More TV Memories – ITV In The 80s (Part 1).

One thing that I find interesting about TV presentation from the 80s is when all of the 16 ITV regions changed to using a computer-generated ident, especially had many had barely changed their look since the introduction of colour in the late-60s/early-70s. Every region did this at their own pace, with all of them eventually getting a shiny new look from around 1985 to 1989 (BBC1 had already upgraded to their “COW” symbol in February 1985). Some regions kept their familiar symbols, while some took the opportunity to launch a new image altogether.

I will determine the launch on when the main ident was changed, even if computer-generated imagery had been used in locally-shown trails before this. It also reminds me that when frontcaps were abolished at end of 1987, the function of an ident in most ITV regions wasn’t to introduce the show with an out-of-vision announcer. Also around this time, every region gradually extended their programming to 24 hours. I will review every change region-by-region. I hope that all of the dates are correct, but if anyone has any more accurate information, they are welcome to provide it. ITV1

Anglia had been using their famous “Silver Knight” symbol ever since the launch in 1959. They were clearly proud of this, but almost 30 years on, this was beginning to look very old-fashioned. Anglia were one of the last regions to introduce a new look in March 1988, and it was arguably the most extraordinary change of them all. In came the blue and yellow “flag” symbol (it took me a long time to realise the shapes of the triangles made an “A”). This was a success, and this look remained on-screen well into the late-90s, outliving all the other idents from this era. Anglia1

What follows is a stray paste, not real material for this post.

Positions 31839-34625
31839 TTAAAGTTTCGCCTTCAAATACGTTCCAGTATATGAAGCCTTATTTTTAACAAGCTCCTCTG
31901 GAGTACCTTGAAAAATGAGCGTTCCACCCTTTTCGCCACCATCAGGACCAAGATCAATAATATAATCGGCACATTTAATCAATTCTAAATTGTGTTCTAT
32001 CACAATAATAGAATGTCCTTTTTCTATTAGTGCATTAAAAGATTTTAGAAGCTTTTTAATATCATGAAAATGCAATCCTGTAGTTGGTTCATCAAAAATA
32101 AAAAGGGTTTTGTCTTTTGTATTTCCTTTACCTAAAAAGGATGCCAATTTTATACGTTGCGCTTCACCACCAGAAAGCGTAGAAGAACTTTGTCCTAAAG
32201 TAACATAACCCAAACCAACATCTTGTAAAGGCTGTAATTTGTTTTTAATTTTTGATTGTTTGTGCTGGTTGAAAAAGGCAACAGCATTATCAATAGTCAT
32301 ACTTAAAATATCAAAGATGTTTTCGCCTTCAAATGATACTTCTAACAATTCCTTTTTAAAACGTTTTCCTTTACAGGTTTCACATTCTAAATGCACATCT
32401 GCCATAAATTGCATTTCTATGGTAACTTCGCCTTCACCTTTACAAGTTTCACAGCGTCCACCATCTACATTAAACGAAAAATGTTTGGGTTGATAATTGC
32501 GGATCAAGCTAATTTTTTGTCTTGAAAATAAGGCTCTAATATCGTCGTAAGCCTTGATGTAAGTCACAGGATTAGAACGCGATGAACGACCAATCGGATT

Border is a region that there is little known about. Although they are one of the longest-running ITV companies, they are also one of the most anonymous. There is barely anything online of their presentation, but what there is shows that their ident was a static caption with no music. And that’s it really, this was seemingly used for years on end. So they might not have received a new look until the generic ident came along in September 1989. If they hadn’t used this, they would probably have still been using that caption until about 1997. Border1

Central were one of the bigger regions, and their original mildly creepy ident was soon replaced in September 1985 by the multi-coloured symbol known as the “cake”, and hundreds of creative variations on this look were created, with some being used as late as 1998. However, the earlier symbol was used on endcaps until 1988. Central1

Channel are the smallest ITV region, and there isn’t much evidence online as to when they changed their ident unfortunately, although it was probably around September 1989, making them one of the final regions to update. It didn’t look too bad, but their “CTV” symbol wasn’t as fancy as their original “a leopard playing Blockbusters” look. Channel1

Grampian had been using their “Scottish flag” symbol since the early-70s, and it seems that they were the first region to change in April 1985. This new look was also a pioneer in the “random shapes floating through space” idea, with various spheres and triangles everywhere before forming the symbol. This was used for many years after. Grampian1